Exhibited at Hillsdale College
In the 1970s, Sarah Churchill was involved in the commercial publication of a series of twenty-eight intaglio drawings by Curtis Hooper entitled, “A Visual Philosophy of Sir Winston Churchill.” The drawings were based upon famous Churchill photographs and Sarah supplied suitable quotations for each.
Decades have passed since Sir Winston’s death, but Curtis Hooper’s dramatic graphite drawings are as lifelike as ever. “While many only know Churchill for his wartime leadership, the ‘Visual Philosophy’ series is unique in that it contains vignettes drawn from throughout his entire life,” said Churchill Fellow and Hillsdale senior Ross Hatley.For years we tried to learn how many were produced, but were never able to locate a complete collection. Every time we thought we had the final number, another turned up! The actual total is twenty-eight, but until now we’ve never seen a full set in one place.
In October and November 2018, the Hillsdale College proudly displayed not only the total collection of intaglio prints, but the original artwork for each. The exhibit was at Hillsdale’s Daughtery Gallery. It was part of a regular rotating schedule of art exhibits by students, faculty, and from the College’s collections. For the current schedule, click here.
I am often asked about these drawings by collectors wishing to know what they are worth. I am qualified neither to appraise art nor to testify to its genuinity, but I have talked to Mr. Hooper and offer what we know herewith.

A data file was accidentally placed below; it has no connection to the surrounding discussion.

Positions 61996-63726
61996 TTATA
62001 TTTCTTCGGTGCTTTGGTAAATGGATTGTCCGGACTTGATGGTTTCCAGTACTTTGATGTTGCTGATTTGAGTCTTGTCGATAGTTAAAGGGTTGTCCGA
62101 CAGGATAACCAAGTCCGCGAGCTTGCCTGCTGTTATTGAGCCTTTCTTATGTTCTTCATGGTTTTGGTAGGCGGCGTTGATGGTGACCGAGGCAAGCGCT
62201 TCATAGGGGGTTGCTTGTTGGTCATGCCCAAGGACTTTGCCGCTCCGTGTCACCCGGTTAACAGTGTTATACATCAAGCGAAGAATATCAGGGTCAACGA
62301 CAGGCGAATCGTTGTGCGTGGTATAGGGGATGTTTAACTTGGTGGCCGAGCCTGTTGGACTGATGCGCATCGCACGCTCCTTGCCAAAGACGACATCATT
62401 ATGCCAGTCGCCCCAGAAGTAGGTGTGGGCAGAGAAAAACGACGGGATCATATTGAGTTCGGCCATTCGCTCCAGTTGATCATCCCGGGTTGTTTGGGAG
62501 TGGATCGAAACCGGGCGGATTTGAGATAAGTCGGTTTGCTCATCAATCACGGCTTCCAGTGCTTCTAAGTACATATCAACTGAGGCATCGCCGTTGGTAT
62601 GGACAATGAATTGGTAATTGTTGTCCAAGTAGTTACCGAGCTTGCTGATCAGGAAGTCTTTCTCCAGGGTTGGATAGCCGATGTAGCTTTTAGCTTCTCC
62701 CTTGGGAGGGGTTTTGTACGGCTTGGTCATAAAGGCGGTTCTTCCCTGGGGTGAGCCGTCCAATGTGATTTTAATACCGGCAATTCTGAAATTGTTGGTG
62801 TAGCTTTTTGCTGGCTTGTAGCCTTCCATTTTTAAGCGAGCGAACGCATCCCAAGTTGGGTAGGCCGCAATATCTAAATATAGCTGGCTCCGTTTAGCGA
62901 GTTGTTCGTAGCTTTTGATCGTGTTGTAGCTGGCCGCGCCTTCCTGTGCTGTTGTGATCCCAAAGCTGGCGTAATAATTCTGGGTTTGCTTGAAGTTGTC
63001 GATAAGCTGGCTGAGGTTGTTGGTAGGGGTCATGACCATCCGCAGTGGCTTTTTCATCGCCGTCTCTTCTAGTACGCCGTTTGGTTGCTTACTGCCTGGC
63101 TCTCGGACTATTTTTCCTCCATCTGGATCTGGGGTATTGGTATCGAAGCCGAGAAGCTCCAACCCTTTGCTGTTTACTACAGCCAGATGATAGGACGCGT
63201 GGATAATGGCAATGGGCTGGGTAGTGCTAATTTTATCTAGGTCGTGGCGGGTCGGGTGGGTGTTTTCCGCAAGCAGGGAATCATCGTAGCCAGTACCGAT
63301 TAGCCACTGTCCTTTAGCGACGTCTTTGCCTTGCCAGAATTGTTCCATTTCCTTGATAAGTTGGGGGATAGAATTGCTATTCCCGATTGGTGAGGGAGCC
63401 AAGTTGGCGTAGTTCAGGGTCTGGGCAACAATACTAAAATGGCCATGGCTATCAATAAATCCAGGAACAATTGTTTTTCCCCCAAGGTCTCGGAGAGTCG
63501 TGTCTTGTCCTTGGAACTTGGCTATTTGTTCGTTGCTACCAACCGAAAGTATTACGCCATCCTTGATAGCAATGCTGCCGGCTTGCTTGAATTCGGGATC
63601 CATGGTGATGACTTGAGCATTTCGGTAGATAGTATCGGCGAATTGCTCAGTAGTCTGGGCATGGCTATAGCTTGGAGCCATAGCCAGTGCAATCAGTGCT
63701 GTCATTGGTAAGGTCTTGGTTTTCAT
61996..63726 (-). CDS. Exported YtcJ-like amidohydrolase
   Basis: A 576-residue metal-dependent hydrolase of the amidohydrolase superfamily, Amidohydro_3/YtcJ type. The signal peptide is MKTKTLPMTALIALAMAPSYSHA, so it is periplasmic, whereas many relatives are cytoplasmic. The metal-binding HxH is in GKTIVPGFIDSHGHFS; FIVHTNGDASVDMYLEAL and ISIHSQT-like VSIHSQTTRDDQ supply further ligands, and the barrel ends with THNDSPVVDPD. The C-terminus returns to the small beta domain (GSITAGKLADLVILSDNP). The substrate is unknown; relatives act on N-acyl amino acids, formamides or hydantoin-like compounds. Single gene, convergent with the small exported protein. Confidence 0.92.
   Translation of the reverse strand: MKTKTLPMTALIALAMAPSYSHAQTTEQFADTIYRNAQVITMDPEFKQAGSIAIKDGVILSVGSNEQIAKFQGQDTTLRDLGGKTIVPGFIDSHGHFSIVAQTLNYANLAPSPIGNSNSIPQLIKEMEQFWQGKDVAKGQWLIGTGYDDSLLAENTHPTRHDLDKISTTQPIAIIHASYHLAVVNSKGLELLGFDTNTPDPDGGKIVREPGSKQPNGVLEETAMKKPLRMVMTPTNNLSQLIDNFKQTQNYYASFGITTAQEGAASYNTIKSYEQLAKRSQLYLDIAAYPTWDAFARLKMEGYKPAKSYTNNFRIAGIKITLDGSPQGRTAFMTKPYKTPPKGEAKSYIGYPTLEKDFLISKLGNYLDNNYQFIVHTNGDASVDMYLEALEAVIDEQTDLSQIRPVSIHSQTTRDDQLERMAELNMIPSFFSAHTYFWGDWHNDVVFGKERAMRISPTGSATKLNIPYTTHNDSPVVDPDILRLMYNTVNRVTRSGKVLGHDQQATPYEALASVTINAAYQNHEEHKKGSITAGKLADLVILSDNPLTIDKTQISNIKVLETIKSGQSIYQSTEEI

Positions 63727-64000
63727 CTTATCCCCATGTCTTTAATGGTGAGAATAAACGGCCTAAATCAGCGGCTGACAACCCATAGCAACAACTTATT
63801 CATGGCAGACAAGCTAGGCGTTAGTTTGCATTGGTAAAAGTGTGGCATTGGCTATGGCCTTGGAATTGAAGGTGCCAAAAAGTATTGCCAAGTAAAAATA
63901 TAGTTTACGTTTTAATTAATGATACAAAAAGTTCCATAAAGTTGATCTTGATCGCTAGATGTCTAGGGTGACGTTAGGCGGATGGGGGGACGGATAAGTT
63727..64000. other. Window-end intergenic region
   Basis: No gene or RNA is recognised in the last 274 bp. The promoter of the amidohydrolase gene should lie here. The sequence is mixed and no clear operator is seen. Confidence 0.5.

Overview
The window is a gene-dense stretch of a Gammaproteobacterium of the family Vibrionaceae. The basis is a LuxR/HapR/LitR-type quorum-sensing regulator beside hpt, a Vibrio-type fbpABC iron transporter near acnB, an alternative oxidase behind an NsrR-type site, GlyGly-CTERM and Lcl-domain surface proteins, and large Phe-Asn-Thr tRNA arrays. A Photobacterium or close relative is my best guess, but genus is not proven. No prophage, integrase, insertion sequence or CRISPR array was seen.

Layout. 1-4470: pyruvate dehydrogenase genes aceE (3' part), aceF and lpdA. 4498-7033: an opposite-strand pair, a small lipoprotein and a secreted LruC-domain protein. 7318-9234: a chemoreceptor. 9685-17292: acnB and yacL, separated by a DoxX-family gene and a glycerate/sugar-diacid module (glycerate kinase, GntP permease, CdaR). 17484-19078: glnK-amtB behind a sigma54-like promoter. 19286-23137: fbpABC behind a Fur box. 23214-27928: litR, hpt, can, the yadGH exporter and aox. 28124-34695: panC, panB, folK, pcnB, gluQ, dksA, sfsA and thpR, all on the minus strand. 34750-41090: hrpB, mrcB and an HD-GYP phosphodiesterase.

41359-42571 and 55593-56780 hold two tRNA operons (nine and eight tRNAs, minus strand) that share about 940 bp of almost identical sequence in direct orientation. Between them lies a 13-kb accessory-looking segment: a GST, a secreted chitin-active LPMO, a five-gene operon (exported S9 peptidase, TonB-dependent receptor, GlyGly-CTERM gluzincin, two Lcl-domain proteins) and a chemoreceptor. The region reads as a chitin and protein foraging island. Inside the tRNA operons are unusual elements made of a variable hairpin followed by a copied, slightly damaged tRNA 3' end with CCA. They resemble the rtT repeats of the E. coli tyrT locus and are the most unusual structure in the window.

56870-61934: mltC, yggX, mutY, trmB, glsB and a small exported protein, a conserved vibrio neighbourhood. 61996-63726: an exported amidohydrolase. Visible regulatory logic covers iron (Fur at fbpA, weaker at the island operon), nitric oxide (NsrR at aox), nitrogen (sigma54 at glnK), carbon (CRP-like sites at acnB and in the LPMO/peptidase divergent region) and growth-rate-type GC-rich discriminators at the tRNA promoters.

Each picture was based on a famous photograph of Sir Winston. They range from childhood to old age. The publisher was Graphic House in New Jersey, and the scheme was quite successful.
Each print was assigned a particular Churchill quotation and signed by Sarah Churchill and Curtis Hooper (the latter in addition to his printed signature on the lithograph). Each was numbered, and presented with a debossed coat of arms and Churchill quotation. (One exception was the print at left, which was assigned a quotation written by Sarah.)
The published format was 22 1/2″ x 34 1/2″. Some sources say each print had an edition of 400, some prints indicate 300. But this was a maximum figure, and in fact the actual number produced was much lower (see below).
These prints exist (also signed in pencil by Sarah) in smaller format, about the size of a sheet of U.S. stationery. But they were not part of the original project and appear to be reproductions. Indeed the pencil signature may not actually be hers. Also, some of large format prints now offered could be reproductions.
According to Mr. Hooper, genuine large-format versions must carry both his signature and Sarah Churchill’s. As always with all fine art, one should buy from a reputable dealer who is able to supply provenance and assure authenticity.
Aside from the Hillsdale collection, few full sets of full-size prints exist, but the smaller versions seem to be very numerous. Since the latter are not originals, they carry no authenticity and no great value. The larger prints, properly authenticated, are worth much more.
There is a huge residual interest in the “Visual Philosophy” series today, over four decades on. Many of the finest Churchill collections exhibit them. I am very glad that Hillsdale has acquired this collection, which will inspire new generations of Churchillians.